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The Amazon Burns

By: Martina Isaksen, 11º


Photo Credit: The Washington Post


The current situation in the Amazon has become a worldwide crisis, and yet for over two weeks, from the fourth of August to the 20th,  there was no media attention around it. While the excuse that the size of the Amazon made it hard to realize the true scope of the situation might have sufficed for one week, or even ten days, the perpetual silence of the world's most recognized news outlets after the information went viral on social media leaves a lot of questions.  


The fires began on August 4th, but only started circulating social media around August 20th, with many calling it fake news due to the little to none coverage from reliable sources. Many also argued that wildfires are common this time of year and it was simply a natural cycle from the forest. A yearly occurrence to be expected. And while part of that is true, the scope in which it is happening in 2019 has made the situation an international emergency. The National Institute for Space Research has been tracking similar wildfires of the season over the past five years and has reported an 84% increase in them. That's almost double the number of wildfires registered last year. This is deeply troubling when it is taken into account that the new government favors a slash and burn system to clear cattle grazing areas, which often eats into the Amazonian rainforest and gets out of control. CNN stated that “While the country's farmers and cattle ranchers have long used slash-and-burn techniques -- when blazes clear land to ready it for other purposes -- an 80% rise in deforestation since last year signals a disturbing shift in a political ethos.” This dramatic increase in deforestation is directly linked back to a relaxation in the country’s legal sanctions of environmental damage that began with Bolsonaro’s presidency.



Photo Credit: Greenpeace

The devastation and general deforestation went unnoticed for a while, until the area caught fire dramatically and the indigenous communities started asking for action. Even then, it took some time for the rest of the world to become informed about the situation. When finally the story started to circulate on social media, most reliable sources of information remained quiet on these platforms, creating a huge problem in regards to the credibility of the crisis. Like most items that go viral on social media, it was very hard to discern fiction from reality, and it was made even harder by many of the pictures being outdated or from fires across the globe. This made it very hard to identify what exactly was the crisis and the best immediate course of action. Yet, sources like the BBC kept their silence across their social platforms, posting trivial things like the net worth of popular actors like Dwayne Johnson or the hilarious video in which twenty inflatable beds started flying away in California, due to the rough winds. To many who only trust the word of world-renowned sources, like the BBC, the most important news of the hour was Dwayne Johnson’s wallet. Even though most of these world renowned news outlets finally posted some useful information after several days had passed of the dreadful news, important organizations like UNICEF and the UN remain silent about the crisis to this date.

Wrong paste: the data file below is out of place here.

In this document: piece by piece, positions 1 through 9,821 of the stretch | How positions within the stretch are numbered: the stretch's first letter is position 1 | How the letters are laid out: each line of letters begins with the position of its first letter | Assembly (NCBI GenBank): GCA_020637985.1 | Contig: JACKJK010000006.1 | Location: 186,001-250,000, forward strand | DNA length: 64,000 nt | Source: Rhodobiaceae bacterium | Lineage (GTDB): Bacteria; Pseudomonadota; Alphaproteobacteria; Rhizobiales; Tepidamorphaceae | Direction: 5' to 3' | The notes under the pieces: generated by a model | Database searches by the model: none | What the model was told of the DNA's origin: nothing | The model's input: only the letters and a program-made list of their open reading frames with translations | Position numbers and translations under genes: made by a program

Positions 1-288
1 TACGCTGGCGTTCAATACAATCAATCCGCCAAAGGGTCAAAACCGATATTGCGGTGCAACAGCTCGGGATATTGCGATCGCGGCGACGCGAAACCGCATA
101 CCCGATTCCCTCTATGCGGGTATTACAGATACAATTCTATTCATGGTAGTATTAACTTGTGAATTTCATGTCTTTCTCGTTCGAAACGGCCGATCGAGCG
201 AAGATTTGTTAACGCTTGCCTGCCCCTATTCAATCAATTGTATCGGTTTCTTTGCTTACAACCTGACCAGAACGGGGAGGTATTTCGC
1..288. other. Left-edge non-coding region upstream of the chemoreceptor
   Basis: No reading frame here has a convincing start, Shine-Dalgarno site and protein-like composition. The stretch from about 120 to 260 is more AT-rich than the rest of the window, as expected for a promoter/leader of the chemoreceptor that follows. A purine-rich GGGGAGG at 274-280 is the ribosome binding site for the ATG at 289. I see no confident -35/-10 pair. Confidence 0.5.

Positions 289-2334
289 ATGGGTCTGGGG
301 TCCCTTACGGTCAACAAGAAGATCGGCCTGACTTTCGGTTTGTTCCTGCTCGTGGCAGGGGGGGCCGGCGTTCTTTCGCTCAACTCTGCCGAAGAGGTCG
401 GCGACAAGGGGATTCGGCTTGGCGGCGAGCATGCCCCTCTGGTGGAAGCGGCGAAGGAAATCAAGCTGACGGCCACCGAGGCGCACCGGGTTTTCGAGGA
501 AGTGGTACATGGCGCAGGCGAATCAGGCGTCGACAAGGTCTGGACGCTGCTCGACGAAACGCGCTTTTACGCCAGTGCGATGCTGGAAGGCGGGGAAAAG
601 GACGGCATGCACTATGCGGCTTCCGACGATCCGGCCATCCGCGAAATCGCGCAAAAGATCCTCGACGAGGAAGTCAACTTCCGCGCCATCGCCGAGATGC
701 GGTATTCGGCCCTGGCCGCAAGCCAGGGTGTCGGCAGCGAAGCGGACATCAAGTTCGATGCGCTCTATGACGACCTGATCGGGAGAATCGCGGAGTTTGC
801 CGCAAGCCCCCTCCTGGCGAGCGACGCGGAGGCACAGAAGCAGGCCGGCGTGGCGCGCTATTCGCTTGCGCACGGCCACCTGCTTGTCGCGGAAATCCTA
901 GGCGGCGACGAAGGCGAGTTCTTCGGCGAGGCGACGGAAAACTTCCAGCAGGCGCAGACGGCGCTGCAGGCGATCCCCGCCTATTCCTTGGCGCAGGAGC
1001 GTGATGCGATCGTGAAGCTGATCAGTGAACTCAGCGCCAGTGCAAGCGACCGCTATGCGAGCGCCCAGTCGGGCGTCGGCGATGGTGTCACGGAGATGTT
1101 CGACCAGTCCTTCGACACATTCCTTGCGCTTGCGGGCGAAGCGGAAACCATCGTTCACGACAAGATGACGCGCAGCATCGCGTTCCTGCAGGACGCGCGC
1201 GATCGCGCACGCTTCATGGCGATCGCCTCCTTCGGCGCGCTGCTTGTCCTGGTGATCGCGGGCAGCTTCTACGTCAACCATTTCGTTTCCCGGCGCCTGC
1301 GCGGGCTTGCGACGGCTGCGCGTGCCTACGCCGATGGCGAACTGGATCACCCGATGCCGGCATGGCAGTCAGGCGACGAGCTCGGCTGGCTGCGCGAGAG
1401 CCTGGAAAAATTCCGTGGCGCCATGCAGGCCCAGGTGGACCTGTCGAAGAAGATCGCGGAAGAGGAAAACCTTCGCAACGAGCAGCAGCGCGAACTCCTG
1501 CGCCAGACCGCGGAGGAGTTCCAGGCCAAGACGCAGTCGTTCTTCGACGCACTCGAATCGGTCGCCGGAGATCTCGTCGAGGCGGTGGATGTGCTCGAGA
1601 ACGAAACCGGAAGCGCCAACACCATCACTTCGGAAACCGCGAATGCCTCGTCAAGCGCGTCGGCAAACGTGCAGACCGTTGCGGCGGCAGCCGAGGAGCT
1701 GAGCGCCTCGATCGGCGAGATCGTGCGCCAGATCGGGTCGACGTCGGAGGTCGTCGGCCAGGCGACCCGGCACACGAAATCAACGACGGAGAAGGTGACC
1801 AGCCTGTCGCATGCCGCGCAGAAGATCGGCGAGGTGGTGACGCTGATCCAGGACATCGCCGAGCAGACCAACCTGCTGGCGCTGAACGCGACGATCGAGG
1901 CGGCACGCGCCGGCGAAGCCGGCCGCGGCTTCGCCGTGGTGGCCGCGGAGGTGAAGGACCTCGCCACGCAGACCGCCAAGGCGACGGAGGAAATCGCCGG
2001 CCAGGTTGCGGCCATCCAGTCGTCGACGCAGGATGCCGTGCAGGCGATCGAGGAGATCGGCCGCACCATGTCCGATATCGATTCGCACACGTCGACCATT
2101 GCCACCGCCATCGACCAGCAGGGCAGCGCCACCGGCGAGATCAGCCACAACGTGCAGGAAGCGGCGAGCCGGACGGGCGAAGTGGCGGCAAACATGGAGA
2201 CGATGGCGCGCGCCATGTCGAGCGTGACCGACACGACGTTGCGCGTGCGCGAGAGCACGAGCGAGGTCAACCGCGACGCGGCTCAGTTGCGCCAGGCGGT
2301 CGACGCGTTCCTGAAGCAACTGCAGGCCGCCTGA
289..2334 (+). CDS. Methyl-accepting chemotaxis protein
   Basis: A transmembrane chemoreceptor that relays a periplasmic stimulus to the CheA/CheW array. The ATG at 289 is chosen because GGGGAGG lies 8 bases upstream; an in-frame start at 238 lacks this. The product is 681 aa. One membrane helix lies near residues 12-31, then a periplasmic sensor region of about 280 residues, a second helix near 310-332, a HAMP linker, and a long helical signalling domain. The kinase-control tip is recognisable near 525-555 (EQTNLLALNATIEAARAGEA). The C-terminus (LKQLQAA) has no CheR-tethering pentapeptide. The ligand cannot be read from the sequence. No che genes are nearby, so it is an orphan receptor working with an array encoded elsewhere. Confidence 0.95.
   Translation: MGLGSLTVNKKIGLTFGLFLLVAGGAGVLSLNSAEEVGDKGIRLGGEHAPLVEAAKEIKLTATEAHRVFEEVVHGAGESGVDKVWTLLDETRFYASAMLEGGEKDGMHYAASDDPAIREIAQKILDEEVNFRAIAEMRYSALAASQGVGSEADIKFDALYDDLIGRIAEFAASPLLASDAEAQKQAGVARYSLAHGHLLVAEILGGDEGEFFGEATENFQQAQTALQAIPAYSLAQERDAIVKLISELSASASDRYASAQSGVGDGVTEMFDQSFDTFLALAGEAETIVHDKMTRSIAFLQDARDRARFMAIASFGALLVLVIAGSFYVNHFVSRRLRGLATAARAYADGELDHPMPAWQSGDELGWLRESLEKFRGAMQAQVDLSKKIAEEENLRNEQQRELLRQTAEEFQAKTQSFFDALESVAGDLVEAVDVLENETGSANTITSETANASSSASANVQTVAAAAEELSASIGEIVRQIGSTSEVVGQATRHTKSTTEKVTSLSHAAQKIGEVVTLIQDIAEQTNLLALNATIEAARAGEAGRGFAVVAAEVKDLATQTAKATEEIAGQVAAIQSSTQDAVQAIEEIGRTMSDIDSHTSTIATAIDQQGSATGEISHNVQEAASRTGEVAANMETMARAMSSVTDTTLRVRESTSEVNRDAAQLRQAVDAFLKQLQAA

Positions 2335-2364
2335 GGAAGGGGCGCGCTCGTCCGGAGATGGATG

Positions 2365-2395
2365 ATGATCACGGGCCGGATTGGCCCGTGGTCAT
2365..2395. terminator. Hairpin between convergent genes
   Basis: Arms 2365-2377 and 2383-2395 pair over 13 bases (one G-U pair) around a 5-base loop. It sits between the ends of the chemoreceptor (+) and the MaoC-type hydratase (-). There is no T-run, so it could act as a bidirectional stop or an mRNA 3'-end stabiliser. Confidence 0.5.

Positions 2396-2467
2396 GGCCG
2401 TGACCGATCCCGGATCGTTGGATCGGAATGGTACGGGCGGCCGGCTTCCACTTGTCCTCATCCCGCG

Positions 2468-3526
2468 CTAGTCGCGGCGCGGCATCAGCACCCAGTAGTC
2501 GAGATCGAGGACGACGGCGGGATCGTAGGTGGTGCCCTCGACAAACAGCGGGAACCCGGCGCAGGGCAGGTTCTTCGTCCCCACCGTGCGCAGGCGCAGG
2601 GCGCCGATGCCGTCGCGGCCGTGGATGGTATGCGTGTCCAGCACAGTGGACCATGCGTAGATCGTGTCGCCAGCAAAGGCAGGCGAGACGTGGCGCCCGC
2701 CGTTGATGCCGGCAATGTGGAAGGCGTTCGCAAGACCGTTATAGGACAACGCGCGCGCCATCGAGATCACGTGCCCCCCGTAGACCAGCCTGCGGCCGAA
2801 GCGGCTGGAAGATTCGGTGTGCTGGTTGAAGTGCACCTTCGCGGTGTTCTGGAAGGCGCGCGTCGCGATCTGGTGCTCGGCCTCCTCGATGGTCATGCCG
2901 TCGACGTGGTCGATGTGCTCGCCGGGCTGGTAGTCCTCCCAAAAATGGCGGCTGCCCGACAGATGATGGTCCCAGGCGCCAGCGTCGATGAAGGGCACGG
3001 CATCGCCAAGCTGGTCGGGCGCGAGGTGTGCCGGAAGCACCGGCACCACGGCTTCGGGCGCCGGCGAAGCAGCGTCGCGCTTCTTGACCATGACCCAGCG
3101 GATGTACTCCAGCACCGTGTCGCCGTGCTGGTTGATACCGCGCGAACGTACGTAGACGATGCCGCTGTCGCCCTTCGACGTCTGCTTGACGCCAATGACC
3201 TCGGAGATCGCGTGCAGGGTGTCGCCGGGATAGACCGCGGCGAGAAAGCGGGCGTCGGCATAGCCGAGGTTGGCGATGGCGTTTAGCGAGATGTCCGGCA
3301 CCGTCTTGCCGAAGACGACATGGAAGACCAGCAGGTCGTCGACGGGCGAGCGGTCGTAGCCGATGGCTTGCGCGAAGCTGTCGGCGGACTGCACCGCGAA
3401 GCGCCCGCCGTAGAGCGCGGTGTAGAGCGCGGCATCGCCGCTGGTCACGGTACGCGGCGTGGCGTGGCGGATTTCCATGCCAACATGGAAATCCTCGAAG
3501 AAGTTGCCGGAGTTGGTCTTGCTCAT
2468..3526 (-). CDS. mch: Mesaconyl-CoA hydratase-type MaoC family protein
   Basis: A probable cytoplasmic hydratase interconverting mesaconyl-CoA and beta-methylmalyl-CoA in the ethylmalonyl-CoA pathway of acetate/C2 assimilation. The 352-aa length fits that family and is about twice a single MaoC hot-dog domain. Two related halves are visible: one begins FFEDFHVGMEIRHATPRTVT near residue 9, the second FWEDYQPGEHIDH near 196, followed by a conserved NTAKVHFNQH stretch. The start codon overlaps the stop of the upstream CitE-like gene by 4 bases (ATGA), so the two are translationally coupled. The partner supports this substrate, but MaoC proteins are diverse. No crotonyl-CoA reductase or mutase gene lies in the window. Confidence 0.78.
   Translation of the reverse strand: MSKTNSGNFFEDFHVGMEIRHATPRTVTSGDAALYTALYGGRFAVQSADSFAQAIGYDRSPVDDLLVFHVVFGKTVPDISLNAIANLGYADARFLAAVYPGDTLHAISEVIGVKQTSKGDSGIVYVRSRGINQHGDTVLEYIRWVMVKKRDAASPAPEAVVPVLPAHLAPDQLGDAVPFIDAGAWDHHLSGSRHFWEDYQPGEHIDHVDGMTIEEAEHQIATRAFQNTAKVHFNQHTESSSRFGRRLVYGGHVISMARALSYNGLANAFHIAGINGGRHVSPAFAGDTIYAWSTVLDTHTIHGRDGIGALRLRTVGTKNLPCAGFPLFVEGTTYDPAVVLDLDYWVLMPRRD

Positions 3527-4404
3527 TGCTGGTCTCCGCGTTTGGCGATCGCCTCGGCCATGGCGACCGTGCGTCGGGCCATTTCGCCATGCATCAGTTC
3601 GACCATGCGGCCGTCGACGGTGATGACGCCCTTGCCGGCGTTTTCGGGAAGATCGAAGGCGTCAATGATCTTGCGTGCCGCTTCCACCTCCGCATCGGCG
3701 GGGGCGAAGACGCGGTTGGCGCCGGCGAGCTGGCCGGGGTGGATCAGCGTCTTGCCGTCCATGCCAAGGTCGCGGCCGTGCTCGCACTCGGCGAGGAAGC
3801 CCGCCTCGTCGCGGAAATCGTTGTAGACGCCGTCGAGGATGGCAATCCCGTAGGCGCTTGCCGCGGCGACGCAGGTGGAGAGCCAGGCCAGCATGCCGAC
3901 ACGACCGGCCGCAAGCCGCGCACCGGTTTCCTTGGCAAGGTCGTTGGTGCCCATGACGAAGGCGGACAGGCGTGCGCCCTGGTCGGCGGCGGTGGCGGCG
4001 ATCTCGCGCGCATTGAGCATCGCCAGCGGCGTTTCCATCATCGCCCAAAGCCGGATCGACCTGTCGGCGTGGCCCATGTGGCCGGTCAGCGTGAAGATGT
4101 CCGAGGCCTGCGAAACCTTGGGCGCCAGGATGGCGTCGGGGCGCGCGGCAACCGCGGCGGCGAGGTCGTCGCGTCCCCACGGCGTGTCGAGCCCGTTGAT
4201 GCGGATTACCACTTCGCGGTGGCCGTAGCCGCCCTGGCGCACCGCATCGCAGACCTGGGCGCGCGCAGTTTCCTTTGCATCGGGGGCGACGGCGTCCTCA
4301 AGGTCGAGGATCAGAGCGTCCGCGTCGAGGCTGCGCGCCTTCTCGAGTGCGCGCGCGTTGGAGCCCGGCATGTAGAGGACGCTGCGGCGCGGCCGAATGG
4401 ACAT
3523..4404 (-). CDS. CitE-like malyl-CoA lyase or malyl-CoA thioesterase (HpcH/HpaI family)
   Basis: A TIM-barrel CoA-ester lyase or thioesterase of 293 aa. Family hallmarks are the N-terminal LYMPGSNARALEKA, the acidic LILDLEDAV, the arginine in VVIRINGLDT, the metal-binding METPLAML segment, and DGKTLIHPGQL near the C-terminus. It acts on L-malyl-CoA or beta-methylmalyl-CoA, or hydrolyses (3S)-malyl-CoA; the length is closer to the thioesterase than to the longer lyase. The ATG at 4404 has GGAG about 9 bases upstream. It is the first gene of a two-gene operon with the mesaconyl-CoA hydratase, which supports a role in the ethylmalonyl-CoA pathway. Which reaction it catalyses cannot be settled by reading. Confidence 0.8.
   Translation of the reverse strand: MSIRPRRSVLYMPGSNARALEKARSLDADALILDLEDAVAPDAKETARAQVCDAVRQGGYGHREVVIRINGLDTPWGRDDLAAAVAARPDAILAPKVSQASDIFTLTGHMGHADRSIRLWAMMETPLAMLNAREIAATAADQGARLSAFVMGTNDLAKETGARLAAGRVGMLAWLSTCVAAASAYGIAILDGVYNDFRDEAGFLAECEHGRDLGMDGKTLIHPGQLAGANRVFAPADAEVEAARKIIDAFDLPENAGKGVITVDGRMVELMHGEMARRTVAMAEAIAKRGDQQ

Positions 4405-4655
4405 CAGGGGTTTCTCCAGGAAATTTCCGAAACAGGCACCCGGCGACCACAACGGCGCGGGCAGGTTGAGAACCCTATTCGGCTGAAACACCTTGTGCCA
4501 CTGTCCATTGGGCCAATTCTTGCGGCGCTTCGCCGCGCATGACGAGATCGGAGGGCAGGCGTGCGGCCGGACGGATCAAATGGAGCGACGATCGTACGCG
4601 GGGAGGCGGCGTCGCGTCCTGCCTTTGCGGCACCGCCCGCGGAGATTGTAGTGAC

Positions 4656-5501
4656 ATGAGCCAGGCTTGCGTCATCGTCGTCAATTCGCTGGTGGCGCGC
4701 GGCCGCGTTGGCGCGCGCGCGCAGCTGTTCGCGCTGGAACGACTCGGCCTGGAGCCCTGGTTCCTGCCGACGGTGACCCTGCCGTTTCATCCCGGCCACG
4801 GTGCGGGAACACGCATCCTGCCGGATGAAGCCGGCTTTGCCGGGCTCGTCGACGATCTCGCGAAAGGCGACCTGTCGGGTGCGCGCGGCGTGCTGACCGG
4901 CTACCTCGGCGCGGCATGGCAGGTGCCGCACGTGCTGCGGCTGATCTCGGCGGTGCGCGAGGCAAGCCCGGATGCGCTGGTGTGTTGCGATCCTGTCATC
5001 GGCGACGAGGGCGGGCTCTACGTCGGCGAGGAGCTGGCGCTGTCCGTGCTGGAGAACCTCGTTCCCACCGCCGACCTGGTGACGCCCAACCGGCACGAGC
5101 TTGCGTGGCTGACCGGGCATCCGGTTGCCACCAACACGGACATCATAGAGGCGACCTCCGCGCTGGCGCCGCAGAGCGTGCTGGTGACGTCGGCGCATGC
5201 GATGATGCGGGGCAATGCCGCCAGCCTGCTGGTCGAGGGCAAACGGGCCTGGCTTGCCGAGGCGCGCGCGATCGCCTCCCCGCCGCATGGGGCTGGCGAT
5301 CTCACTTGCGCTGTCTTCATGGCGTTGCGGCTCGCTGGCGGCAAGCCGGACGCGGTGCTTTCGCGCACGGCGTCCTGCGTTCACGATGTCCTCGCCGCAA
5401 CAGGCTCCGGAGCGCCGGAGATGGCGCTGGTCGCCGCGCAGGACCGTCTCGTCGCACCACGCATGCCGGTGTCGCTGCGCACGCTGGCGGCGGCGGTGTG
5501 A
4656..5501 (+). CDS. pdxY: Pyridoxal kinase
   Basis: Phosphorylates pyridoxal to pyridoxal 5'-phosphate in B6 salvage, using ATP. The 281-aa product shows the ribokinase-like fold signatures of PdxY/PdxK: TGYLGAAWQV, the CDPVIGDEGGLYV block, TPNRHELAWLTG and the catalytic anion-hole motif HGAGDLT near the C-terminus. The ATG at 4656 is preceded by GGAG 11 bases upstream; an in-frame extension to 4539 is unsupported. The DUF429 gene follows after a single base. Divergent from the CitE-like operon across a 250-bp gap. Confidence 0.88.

The problem with this lack of information on the wider-reaching social media of these news outlets is that they completely change the priorities of what is being broadcasted, subsequently lessening the conversation which is vital when it comes to action. If we, as world citizens are not informed, what can we do about these critical moments in our world’s history? How can we react in the best way possible to help protect our heritage?

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